The Atlanta Journal-Constitution, Apr. 21, 2003
By PATRICIA GUTHRIE, The Atlanta Journal-Constitution
Attention really rich people concerned with avoiding Armageddon. Atlanta’s transcendental meditation community has a proposal: Help endow a Peace Palace and you and the entire city will prosper from less crime and more harmony.
What’s a Peace Palace? A place to engage in group meditation and yogic flying.
An advanced form of transcendental meditation, devotees claim yogic flying emits positive energy to surrounding people and places. Less violent crime, fewer traffic accidents, less stress, even an end to terrorism could result, they say.
“Gridlock, depression, recession, terrorism, war, you name it, we have it,” said Stuart Baesel, an attorney who credits his longtime TM practice for his good health, focus and .365 batting average. “We live in stressful times, and that’s actually an understatement.”
Plans for building the 12,000-square-foot center in a soon-to-be-decided location in north Atlanta were unveiled recently at a gathering of two dozen TM followers. The initiative is led by Steven and Dori Rector, directors of the Transcendental Meditation Program of Atlanta.
About 22,000 people have started practicing TM in metro Atlanta over the past 30 years, the group estimates.
Based on an ancient ritual of India, TM is a learned technique that followers say quiets the mind and body, relieves stress and increases productivity and creativity. It’s practiced by about 5 million people worldwide.
Numerous studies on the health effects of transcendental meditation have shown it helps lower blood pressure and relieve anxiety; Morehouse School of Medicine research results on meditation’s benefits for African-Americans with high blood pressure are being scrutinized. Additionally, a five-year look at health-plan patients who practiced TM revealed they had 50 percent fewer doctor visits than those who didn’t.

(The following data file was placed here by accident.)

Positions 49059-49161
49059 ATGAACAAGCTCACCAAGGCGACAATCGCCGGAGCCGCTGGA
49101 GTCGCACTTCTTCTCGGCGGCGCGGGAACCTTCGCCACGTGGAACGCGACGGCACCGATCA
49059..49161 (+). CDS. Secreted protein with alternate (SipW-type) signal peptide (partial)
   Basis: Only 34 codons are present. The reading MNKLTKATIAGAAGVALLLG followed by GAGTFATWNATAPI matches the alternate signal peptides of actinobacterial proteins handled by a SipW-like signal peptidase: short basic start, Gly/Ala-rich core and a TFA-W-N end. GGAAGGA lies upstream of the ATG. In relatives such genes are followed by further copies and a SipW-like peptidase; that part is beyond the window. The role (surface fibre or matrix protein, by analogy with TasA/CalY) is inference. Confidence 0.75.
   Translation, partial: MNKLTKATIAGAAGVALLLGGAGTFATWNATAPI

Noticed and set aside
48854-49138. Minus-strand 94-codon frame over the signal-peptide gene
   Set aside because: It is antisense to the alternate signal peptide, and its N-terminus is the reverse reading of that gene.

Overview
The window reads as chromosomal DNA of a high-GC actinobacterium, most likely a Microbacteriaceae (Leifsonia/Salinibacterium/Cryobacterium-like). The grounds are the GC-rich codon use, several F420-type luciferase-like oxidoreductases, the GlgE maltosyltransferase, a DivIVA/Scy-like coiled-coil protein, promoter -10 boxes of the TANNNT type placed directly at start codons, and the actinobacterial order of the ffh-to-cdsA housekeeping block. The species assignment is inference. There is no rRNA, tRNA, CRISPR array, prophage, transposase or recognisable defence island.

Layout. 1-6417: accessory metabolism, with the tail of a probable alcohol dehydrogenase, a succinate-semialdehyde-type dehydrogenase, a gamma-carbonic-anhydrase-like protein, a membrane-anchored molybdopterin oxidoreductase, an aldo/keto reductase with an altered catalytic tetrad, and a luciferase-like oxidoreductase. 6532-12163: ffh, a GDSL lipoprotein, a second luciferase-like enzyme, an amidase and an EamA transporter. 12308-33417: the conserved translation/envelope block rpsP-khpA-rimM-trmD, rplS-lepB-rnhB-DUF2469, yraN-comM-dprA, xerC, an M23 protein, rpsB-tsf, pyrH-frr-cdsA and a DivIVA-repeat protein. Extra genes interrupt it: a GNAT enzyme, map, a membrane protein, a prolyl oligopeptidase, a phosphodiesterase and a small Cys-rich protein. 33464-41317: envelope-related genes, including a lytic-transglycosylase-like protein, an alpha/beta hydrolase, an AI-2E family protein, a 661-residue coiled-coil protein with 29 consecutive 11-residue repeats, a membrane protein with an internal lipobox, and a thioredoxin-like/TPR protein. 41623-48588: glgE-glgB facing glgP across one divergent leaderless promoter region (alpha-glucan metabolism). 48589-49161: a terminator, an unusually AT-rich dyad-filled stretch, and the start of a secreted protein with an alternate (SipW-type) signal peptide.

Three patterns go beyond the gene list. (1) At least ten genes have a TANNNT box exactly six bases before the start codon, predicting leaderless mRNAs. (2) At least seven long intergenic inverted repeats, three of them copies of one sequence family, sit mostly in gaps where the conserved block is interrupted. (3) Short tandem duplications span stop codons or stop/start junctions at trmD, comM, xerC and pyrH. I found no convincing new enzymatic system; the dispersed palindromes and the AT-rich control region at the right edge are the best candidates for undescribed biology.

Its ability to temporarily defuse conflict and crime was shown in separate observational studies in the Middle East and Washington, with results published in sociological journals.
Maharishi Mahesh Yogi, spiritual leader of the TM movement, who introduced it to Americans (and the Beatles) decades ago, wants to build 3,000 Peace Palaces around the world, including about 200 in the United States. He hopes wealthy people in each city will step forward to endow the project.
The first Peace Palace just opened in Lexington on the University of Kentucky campus, its $4 million price tag financed by Howard Settle, a Lexington oil and gas businessman who’s practiced TM for 30 years.
Atlanta’s center is estimated to cost $1.2 million. Sites are being considered in Buckhead and near Perimeter Mall and North Point Mall.
Although the specifics of Atlanta’s palace remain vague — such as who will pay for it and what it will offer — no one in the TM community appears worried. Or stressed. Or pessimistic.
Such is the power of the mantra, they say.
“It all sounds too fantastic to be true,” admitted Michael Glaza, an Atlanta management consultant who’s meditated since 1970.
“Someone doing something quietly in one place can affect someone somewhere else. But I know that TM is one of the techniques for improving the quality of life that really works.”